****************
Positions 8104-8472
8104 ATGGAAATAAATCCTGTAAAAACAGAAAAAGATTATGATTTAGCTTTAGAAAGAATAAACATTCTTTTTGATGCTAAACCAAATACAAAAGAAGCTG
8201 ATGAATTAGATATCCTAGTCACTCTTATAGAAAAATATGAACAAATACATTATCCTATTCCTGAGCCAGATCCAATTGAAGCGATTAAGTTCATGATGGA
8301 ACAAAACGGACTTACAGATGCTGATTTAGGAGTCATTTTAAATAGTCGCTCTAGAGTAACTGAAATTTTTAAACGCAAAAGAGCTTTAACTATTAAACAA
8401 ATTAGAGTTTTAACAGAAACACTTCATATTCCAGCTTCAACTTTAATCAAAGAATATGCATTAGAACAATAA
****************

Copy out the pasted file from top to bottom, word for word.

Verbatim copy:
Positions 8104-8472
8104 ATGGAAATAAATCCTGTAAAAACAGAAAAAGATTATGATTTAGCTTTAGAAAGAATAAACATTCTTTTTGATGCTAAACCAAATACAAAAGAAGCTG
8201 ATGAATTAGATATCCTAGTCACTCTTATAGAAAAATATGAACAAATACATTATCCTATTCCTGAGCCAGATCCAATTGAAGCGATTAAGTTCATGATGGA
8301 ACAAAACGGACTTACAGATGCTGATTTAGGAGTCATTTTAAATAGTCGCTCTAGAGTAACTGAAATTTTTAAACGCAAAAGAGCTTTAACTATTAAACAA
8401 ATTAGAGTTTTAACAGAAACACTTCATATTCCAGCTTCAACTTTAATCAAAGAATATGCATTAGAACAATAA